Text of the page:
While commenting on the Auditor General’s reports for 2012, and 2013, Financial Secretary, Glenroy Forbes tried earnestly to explain various concerns that were raised and even noted means in which some of the issues would be rectified. However, some of the matters arising seemed so unacceptable that the Financial Secretary was forced to respond stating: “This is gross negligence on the part of Accounting Officers.”
In the 2012 Audit the then Acting Auditor General criticized the practice of carrying forward expenditure which she noted is prohibited under the Public Finance Management Regulations 83.
In noting the practice Davies said that the practice was carried out by departments and ministries who held over invoices and receipts until the subsequent year because they exhausted their expenditure budgets.
She said that for some departments this may run into hundreds of thousands of dollars and explained that the Ministry of Finance routinely facilitates payment of these wrongfully held over charges and in so doing embedded a practice of poor financial management which circumvents legislated procedures.”
Both the 2012, and 2013 Auditor General Reports announced that various statutory bodies were not issuing reports to the government for transparency and accountability purposes.
It was explained that the government does not require statutory authorities to produce financials prior to providing financing; therefore, the Auditor General suggested that there is no incentive for these agencies to adopt prudent financial practices “and thus no accountability.”
One of the statutory bodies highlighted for accountability oversight was the Prospect Reef Management Company (PRMC). The Auditor General said: “Self-financing agencies such as the Prospect Reef Management Company which operates without a functioning board and is unable to present any audited financial statements are equally unaccountable and require oversight.”
Nonetheless, Webster said that some other statutory bodies are just as guilty as PRMC: “Of particular concern are agencies that have never undergone any audit review, those that have received disclaimer opinions from their auditors and those that are three or more years delinquent with audits.”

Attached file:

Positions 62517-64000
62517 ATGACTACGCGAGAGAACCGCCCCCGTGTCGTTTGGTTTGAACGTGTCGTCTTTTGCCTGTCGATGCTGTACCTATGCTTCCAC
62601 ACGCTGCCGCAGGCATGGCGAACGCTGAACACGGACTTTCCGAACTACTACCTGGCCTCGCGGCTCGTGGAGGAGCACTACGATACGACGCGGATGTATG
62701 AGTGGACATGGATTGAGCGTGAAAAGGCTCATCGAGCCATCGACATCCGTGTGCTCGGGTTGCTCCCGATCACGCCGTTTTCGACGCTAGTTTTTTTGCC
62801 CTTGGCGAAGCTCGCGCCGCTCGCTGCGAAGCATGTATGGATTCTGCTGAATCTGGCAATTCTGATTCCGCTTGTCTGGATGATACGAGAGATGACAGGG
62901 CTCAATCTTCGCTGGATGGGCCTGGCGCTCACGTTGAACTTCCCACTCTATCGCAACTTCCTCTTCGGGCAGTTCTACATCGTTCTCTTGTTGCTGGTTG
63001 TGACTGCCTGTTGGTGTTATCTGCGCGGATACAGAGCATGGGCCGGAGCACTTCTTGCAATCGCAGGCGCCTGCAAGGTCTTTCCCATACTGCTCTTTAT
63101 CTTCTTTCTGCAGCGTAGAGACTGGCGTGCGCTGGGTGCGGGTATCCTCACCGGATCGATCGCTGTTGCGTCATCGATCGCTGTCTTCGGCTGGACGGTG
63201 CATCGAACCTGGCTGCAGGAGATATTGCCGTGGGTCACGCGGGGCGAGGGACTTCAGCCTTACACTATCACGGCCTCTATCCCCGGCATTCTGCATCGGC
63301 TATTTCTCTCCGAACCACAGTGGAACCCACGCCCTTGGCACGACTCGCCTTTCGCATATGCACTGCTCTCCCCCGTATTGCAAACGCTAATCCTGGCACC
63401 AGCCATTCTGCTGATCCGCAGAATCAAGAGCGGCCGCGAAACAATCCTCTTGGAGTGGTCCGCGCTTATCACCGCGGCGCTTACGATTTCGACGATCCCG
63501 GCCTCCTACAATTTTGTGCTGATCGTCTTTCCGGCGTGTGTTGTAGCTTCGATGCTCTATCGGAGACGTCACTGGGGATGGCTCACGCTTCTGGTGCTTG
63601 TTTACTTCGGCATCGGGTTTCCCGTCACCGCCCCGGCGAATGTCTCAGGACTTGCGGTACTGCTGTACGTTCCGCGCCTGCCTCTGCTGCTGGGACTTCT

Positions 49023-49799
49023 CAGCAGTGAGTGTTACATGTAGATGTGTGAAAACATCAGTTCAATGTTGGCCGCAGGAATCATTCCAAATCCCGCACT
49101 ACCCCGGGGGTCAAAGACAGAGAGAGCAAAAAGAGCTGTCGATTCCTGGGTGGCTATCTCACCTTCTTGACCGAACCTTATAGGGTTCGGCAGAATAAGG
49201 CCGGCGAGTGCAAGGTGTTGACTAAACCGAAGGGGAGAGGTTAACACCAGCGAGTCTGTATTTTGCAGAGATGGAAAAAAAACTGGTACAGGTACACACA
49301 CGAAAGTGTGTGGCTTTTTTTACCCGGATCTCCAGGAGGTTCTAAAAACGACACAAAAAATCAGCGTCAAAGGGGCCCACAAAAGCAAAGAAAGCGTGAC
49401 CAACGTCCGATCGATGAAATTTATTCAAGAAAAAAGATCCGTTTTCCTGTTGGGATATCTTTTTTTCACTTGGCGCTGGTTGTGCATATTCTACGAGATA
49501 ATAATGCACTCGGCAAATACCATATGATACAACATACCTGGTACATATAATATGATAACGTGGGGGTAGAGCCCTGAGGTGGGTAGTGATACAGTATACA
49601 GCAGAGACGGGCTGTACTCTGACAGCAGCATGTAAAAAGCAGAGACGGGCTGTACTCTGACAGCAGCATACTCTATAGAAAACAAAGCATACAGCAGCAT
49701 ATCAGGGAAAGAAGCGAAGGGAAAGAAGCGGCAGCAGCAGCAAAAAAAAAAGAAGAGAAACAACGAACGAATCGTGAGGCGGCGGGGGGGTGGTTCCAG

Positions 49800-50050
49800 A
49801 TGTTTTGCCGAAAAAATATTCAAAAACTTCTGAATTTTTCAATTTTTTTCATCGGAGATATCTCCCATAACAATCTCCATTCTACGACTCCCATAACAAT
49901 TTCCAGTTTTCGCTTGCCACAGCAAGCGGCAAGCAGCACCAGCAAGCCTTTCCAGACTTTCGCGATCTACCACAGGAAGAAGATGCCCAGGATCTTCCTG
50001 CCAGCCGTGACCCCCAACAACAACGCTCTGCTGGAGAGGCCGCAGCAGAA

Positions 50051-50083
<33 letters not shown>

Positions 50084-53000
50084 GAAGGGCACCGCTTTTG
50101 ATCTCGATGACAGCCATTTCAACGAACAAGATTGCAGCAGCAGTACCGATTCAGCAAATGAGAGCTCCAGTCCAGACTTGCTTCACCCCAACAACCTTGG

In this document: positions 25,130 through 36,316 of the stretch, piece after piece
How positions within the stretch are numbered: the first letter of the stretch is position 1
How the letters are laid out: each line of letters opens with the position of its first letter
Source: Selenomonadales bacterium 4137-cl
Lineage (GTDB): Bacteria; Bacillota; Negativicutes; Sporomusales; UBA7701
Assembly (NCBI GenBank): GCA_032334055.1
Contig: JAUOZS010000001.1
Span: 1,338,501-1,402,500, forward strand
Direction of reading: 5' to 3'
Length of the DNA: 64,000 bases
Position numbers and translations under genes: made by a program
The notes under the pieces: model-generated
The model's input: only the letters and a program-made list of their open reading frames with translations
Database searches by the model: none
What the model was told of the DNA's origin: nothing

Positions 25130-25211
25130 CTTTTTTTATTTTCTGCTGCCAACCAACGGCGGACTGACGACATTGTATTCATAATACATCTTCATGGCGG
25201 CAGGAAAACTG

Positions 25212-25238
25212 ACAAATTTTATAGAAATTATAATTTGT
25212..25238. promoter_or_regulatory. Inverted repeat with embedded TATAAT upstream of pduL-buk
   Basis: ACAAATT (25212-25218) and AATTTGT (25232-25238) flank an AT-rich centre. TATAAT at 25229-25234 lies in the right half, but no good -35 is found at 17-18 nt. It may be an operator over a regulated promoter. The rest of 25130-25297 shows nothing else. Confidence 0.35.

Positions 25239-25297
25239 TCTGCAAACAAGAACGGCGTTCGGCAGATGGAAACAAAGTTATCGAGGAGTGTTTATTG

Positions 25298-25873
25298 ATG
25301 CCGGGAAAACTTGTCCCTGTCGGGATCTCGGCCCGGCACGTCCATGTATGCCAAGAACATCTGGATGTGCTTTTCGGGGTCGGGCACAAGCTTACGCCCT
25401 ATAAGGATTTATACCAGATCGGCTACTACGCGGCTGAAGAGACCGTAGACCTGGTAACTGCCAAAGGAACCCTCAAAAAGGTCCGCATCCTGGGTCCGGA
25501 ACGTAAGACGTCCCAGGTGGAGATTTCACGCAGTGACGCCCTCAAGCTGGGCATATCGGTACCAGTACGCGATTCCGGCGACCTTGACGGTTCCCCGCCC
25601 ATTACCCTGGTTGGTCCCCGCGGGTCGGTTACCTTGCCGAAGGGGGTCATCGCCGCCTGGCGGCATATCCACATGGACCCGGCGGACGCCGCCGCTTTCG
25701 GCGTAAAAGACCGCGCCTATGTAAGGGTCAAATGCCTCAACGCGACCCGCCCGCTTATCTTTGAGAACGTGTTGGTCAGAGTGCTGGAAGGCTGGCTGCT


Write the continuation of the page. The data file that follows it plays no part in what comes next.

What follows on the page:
Both reports were forwarded to the Premier this year and at that time it was mentioned that only four statutory boards ventured to submit reports up to 2016. These bodies are – BVI Social Security Board, BVI Tourist Board, National Bank of the Virgin Islands, and Financial Services Commission.
Ministers Favoring Their Districts
Ministers of Government were flagged for meandering outside of their portfolios as it relates to the execution of projects. This concern was raised in both the 2012 and 2013 Auditor General reports.
In the 2013 report it was announced that several instances have been observed where ministerial budgets adopted allow for ministries to undertake work on projects falling outside of their defined portfolios. “This gives the appearance of a ministry that has shifted focus from addressing the needs of the Territory and catering to the needs of an electoral district, where the minister is also the district representative. This practice needs to be discontinued,” the Auditor General announced.
Examples of ministerial portfolio infringement was provided in the 2012 report where it was announced that the Ministry of Natural Resources and Labour engaged contractors for work on residents’ homes in the Long Look area which properly falls under the purview of the Ministry of Communications and Works. It was noted this Ministry also infringed on the Ministry of Health and Social Development’s portfolio by undertaking civil works at Spooner’s Estate.
The Premier’s Office, which is charged with coordinating government activities and implementing policies and programmes to promote the territory’s sustainable development executed contracts for retaining walls, school maintenance, and maintaining a basketball court.
Additionally, it was mentioned that the Ministry for Finance which is responsible for developing the government’s economic and fiscal strategy and implanting policies to support good governance awarded several petty contracts for works at the Multipurpose Sports Complex.
Financial Secretary Promises Change
While Financial Secretary Glenroy Forbes accepted the suggestions made by the Auditor General and promised change on other matters he went a step further as it relates to the portfolio infringement concerns.
The Financial Secretary announced: “The Auditor General has alluded to the fact that some ministries are undertaking work outside of the ministries’ portfolios from their respective budgetary appropriations. The Ministry of Finance, most unfortunately has also regressed to this type of behaviour. However, this has ceased forthwith for to continue to do, is tantamount to gross professional misconduct.”
“Simply put when the baseball umpire decides to join in the games as a player, there is no one to say whether the ball is fair or foul,” Forbes added.